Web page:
He came up through the ranks of the famed Minneapolis rock scene and has been banging it out with celebrated indie rock band the Hold Steady since their 2006 breakthrough, Boys And Girls In America. In the process, Bobby Drake has been around the world a few times and has seen and learned some things.

  1. GIVE THE SINGER SOME. When I first started playing with these guys I thought, Craig Finn has got a lot to say—I can’t step on his feet. Last thing the new guy wants is the frontman looking back at him and telling him to be quiet. But it’s pretty natural for me to stay out of the way. I’m not trying to reinvent the drums. I just play for the song.
  1. STOW ’EM AWAY. I have a couple of kits in storage overseas. We just leave our stuff there because it’s very expensive to fly gear. And some of the rental gear over there can be a total nightmare. I’ve had kits with heads that were beat to hell and looked like garbage bags. One time I got stuck with a beat-up Vistalite kit. You’d think it would have been good, but it was trashed. Some of those kits have been played a million times and haven’t really been taken care of.
  1. PARTY SEMI-HARD. I don’t party very hard at all on the road. It’s different if you’re the bass player, but the drummer has to hold it together. I’ll have a couple of beers a night and just keep it low-key. And before a gig I’ll get away from everybody else and not really meditate but take some deep breaths and clear my head. It was tougher to do when we were playing small clubs. I’d have to go into the kitchen sometimes. But in arenas it’s much easier, because the backstages are quite large.
  1. GO FOR THE GOALS. As a band, we really don’t talk about goals amongst ourselves. But I do have personal goals. Like getting a tour bus, that was a goal. I knew we would. And I want to play Madison Square Garden. It’s totally doable, and a worthy thing to shoot for. That said, I don’t like to get too involved in the business end of things. I don’t want to be swayed from focusing on the music and my drumming.
  1. YOU HAVE TO MAKE ENDS MEET. Up until about a year ago I was still working when we weren’t on the road. But now I’m living in one of the most expensive cities in the world, and I’m not working. That’s a goal I’ve met. Some musicians like to reinvent themselves when they have to find work. I was doing a little bit of everything: a little construction, fixing cars, working the door at a bar in Manhattan—and I’m a little guy. It was mostly NYU students, though, a pretty harmless bunch.
  1. REMEMBER YOUR INSPIRATIONS. One of my favorite shows ever was Jane’s Addiction at the Roy Wilkins Auditorium in Minneapolis, during the Ritual De Lo Habitual tour. Seeing Stephen Perkins shredding just blew my mind. It was life changing. The way the whole band seemed to communicate was something, and it really seemed to center around his playing. I was very taken with the way he played. It was powerful—tribal and hypnotic. That show still inspires me.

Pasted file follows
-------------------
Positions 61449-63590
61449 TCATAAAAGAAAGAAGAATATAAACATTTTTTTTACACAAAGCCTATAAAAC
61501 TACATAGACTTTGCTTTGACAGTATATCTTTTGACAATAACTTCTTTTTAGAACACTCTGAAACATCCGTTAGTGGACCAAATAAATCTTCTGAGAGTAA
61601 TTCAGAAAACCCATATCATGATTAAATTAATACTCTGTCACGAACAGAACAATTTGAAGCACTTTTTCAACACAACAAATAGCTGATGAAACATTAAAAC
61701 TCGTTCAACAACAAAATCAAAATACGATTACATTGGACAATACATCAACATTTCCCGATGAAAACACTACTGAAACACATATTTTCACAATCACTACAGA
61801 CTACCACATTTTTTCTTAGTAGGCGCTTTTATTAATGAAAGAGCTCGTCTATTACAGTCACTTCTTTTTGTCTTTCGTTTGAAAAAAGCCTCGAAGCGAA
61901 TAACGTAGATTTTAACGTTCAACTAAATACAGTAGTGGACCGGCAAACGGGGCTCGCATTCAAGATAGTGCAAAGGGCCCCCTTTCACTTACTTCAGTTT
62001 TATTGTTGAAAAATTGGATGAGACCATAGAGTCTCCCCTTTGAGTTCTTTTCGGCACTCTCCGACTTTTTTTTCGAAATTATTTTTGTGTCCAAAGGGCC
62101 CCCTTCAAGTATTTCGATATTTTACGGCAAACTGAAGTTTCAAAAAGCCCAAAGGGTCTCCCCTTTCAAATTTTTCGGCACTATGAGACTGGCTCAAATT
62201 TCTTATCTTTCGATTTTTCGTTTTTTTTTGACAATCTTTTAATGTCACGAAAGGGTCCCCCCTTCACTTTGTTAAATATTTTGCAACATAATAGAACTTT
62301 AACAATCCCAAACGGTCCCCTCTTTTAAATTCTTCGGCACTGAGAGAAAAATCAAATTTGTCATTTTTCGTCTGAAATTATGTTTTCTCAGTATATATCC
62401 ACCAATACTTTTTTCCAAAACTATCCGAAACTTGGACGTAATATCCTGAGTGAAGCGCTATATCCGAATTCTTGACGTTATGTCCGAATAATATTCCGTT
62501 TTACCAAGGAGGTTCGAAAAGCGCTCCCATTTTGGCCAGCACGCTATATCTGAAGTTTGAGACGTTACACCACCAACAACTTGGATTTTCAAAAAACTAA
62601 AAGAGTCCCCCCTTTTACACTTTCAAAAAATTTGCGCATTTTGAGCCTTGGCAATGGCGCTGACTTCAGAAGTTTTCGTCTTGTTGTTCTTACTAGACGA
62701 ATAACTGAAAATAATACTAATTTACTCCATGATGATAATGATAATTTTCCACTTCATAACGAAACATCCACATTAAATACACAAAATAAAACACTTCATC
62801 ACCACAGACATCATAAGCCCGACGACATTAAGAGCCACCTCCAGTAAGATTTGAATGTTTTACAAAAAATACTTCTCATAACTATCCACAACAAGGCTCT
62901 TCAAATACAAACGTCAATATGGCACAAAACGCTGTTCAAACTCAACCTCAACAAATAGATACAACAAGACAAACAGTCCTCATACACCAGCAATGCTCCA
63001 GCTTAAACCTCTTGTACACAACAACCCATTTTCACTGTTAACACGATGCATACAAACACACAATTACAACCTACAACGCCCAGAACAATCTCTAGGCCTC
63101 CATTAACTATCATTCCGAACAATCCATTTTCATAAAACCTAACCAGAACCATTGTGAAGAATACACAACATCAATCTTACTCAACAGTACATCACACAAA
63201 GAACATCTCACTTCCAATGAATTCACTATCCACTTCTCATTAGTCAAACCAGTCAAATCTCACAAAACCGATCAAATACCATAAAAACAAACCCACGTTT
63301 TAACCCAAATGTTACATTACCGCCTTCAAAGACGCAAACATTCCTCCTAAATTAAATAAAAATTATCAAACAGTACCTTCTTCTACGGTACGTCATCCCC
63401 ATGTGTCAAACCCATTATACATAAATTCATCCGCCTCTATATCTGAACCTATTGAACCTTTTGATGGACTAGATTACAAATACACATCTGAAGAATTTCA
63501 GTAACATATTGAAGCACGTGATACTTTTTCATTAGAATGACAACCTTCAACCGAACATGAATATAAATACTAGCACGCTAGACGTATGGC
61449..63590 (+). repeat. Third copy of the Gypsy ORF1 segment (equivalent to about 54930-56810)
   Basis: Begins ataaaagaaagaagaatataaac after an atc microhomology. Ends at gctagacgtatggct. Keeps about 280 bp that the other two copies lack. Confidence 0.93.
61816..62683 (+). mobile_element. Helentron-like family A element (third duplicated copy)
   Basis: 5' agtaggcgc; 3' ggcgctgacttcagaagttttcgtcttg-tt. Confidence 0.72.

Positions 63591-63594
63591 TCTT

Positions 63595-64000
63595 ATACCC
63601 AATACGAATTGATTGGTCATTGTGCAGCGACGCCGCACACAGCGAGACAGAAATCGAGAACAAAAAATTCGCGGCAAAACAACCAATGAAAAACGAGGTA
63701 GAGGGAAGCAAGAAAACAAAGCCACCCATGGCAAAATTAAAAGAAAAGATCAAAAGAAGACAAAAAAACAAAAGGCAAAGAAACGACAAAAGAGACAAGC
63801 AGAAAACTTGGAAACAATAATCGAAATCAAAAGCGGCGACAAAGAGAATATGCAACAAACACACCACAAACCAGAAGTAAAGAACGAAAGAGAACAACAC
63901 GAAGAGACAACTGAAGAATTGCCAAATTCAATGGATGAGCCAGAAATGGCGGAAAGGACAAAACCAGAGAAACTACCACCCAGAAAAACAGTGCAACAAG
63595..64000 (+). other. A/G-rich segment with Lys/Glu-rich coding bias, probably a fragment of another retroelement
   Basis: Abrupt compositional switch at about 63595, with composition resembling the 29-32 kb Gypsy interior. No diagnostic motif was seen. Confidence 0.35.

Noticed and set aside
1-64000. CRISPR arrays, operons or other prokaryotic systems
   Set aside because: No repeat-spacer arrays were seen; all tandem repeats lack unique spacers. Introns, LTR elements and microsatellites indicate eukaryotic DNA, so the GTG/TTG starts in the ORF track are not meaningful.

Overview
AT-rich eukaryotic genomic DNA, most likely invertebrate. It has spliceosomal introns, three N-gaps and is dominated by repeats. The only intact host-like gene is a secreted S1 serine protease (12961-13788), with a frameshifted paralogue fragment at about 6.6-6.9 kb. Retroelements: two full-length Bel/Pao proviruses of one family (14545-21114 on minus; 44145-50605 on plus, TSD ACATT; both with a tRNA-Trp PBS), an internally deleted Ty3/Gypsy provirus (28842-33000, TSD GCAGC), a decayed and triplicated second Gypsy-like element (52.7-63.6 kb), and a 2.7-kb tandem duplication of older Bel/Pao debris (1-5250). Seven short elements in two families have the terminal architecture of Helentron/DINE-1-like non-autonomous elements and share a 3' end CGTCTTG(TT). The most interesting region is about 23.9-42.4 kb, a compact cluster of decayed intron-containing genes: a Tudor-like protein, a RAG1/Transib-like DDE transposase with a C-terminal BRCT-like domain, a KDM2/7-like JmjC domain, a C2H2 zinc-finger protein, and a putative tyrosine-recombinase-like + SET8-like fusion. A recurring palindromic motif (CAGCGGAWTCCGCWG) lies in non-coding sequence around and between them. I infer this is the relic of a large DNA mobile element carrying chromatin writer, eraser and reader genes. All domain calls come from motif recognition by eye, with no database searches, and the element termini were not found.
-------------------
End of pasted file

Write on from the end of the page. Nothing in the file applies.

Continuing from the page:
1. EMBRACE THE CLICK. I usually record with a click. It was a little intimidating at first, because the microscope you’re under is so revealing. But I learned to relax. The click is there to help you. I’ll still drag behind the click a bit. But some songs need a little push and pull. So many people say that the click takes away from this or that. I just think of it as another member of the band—one that doesn’t mess up or get a per diem.
  1. TECH YOURSELF. I still don’t have a drum tech, and that’s fine. Now that we’re playing bigger rooms, maybe I should at least be polishing my cymbals. But I don’t. And when I change the heads depends on what I’m looking for at that time. Sometimes heads sound a little too bright when they’re brand new. After a few shows, they sound really good. I change out the snare head pretty much every show, though.
  1. EVERY BAND SHOULD HAVE A MECHANIC. On our first bus tour, the bus broke down—it was leaking oil everywhere. So I ran to the Flying J, got the parts we needed, and fixed it, right there on the side of the highway. The whole back end of the bus opens up like a giant cupboard, so you’re able to poke around pretty easily. The bus driver was super-stoked. As were my bandmates.
  1. GET OVER YOUR GRUDGES. We had a little beef with Kings Of Leon. Right when they blew up in England, we opened for them in London, just a one-off show. Their dressing room was on the third floor of this place, and ours was on the second. As we’re trying to go down the hallway to get to the stage, one of their roadies says, “You can’t go down there.” And we’re like, “But we’re playing!” Earlier at soundcheck there were some issues as well. We were in the room watching them play, and they were talking some stuff. You know, it’s harmless. I’m over it. I’m sure they’re rad dudes. And it’s probably not even them; it could be the tour manager. Who knows? I’m actually a huge fan. I think their new record is awesome.

You can hear Bobby Drake on the Hold Steady’s latest live DVD/CD, A Positive Rage.